The month of September has been designated the Season of creation which is a magnificent idea as so often God as Creator and his Creation has been sidelined, almost to the point that the Gospel is just about Post-mortem salvation, with only a narrow concern on personal ethics. Or the more “liberal” who have a social concern but are indifferent to the environment and thus Creation.
In my church we are having Sept 2 to Oct 14 as our Season of Creation as it is bounded by Harvest Services and a Pet Service. That gives great opportunity to consider a variety of themes on God as creator, human responsibility to Creation, whether plants , animals, minerals,water and the need to ensure that there is enough for all.
There is much to consider apart from the Big bad wolf of fossil fuels, which at times become THE only issue.
As part of the Season of Creation Operation Noah has launched a campaign to encourage parishes and local churches to divest from fossil fuels.
This follows the partial divestment by the General Synod of the Church of England in July 2018. Operation Noah did not thinkt hey went far enough
This is the blog of the new campaign http://brightnow.org.uk/action/divest-your-church-season-of-creation/
As our scorching summer gradually begins to fade into autumn, the Bright Now campaign is inviting local churches to support the movement for fossil free Churches. Could you join us in this next stage of the campaign? ………………
Their aim is to encourage all to divest totally from fossil fuels as soon as possible. In their reports Bright Now of 2013 http://brightnow.org.uk/wp-content/uploads/2013/08/Bright-Now-Report.pdf and Fossil free Churches: Accelerating the transition to a brighter, cleaner future on June 2018 http://brightnow.org.uk/wp-content/uploads/2018/06/Bright-Now-Transition-Report-2018-web.pdf they give very clear and forceful arguments which divestment should be done immediately, with a large number of references.
If these two reports are the only things you read, then you will conclude that for the sake of the planet and humanity, immediate divestment is the only ethical action. Here they are in line with groups like Friends of the Earth, Greenpeace, McKibben’s 350.org and many fossil fuel campaigns.
However I consider the whole Operation Noah and Bright Now campaigns and reports to be very inadequate and misleading, and thus fatally flawed.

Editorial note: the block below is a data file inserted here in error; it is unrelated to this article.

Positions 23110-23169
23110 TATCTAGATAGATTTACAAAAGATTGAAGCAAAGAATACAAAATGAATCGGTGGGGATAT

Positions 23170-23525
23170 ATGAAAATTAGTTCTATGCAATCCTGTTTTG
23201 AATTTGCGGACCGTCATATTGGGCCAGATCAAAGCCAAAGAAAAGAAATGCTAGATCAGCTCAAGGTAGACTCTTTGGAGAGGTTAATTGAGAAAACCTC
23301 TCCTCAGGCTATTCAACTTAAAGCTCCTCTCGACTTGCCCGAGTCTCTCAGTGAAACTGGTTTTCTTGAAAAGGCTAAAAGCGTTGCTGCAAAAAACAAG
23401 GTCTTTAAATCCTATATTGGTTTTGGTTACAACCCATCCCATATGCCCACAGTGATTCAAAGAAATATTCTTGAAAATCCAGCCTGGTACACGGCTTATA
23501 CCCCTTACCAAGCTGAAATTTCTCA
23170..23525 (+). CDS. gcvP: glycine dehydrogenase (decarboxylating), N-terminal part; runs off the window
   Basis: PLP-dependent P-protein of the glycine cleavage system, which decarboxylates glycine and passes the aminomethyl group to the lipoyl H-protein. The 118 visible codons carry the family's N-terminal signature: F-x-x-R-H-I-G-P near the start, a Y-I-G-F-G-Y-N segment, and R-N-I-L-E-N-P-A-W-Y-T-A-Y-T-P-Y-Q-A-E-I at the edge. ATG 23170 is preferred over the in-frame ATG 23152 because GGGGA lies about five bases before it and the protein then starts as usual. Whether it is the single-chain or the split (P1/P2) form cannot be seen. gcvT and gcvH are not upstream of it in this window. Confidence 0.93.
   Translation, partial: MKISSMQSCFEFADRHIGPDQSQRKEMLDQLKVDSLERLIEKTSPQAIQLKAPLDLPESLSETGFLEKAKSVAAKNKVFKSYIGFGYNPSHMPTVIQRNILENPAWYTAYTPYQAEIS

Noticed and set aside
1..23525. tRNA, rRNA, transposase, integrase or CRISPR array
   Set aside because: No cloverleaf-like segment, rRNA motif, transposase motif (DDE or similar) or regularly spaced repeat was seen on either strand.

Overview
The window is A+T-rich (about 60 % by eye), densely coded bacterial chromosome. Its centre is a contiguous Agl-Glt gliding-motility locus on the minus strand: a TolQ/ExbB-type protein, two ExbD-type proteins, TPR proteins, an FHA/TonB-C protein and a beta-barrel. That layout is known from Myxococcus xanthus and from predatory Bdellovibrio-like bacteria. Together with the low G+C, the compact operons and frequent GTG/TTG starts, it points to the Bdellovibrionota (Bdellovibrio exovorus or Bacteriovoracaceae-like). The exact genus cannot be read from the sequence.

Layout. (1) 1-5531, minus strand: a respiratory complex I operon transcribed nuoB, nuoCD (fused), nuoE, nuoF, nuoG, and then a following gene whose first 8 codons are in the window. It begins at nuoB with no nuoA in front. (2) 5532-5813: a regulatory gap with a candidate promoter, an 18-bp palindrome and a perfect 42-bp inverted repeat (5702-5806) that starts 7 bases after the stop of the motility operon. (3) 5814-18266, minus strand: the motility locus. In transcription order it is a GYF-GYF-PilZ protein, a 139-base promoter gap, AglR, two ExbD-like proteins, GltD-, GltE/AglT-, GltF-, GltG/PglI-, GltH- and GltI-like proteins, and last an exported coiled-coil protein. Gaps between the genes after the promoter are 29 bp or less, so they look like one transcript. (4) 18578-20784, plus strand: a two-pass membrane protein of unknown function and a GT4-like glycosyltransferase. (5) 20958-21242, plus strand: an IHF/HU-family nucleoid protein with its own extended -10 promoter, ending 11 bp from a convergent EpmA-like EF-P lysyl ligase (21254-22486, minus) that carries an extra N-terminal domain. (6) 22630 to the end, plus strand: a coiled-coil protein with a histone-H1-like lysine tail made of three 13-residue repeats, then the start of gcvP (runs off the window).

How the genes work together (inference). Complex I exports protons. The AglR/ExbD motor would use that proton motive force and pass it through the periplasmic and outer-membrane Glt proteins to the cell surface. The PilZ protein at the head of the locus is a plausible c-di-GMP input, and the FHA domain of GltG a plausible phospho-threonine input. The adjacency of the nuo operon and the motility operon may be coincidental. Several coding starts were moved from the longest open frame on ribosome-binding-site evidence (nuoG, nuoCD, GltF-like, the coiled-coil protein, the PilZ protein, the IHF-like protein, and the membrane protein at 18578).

Major Issues simply disregarded
First there are aspects about fossil fuels and energy which they simply ignore.
- Fossil fuels are more than fuel
- Renewables will not be able to replace fossil fuels for decades
- Fossil fuels vary in dirtiness
Now to consider each in turn.
Fossil fuels are more than fuel
Fossil fuels are used for far more than providing energy as this picture shows.
Fossil fuels are used for Medicines, Cosmetics, Plastics, synthetic rubber, cleaning products, and asphalt. They could have included artificial fertilisers without which many in our world would starve and the making of essential chemicals like chlorine which means that our water is safe to drink.
In fact about a third of each barrel of oil produced is , on average, not used for fuel. As for gas, some is used to make plastics, fertilisers and other things.
Yes, I know, many plastic things are awful, especially the excessive use of single use plastic and it is great that these are campaigned against.
For those who do not have perfect health (or even eye-sight) we depend on plastic for so many things medical.
Perhaps readers could get up one morning and vow to use nothing dependent or made from oil, gas or coal. First, you will have no heat, Secondly no water, thirdly no electricity, fourthly, no clothes from artificial fibres, fifthly you can’t take your medicines, sixthly you can put your glasses on etc etc.
Renewables will not be able to replace fossil fuels for decades
It would be fantastic to get rid of all fossil fuels by the end of the year. That will not happen and cannot happen for several reasons.
Renewables are dependent on energy storage to tide one over when wind and solar produce no or little power. Batteries or other storage systems are simply not in place and hardly on the horizon.
Even if they were in place ramping up would take decades and not years.
Often we are told that renewables produced 30% of our power this year. This is true, but often no power is produced as on a cold windless winter’s night. Further electricity is only a third or so of our energy usage – industry, heat, trans[port and when that is taken into consideration renewables produce less than 10% of Britains’s energy.
This shows how energy is sourced on a world perspective
This earlier chart for 2015 shows how small the renewable contribution is. Note the question
This shows the change in the mix for UK energy this decade. The largest changes have been the decline of coal and rise of gas.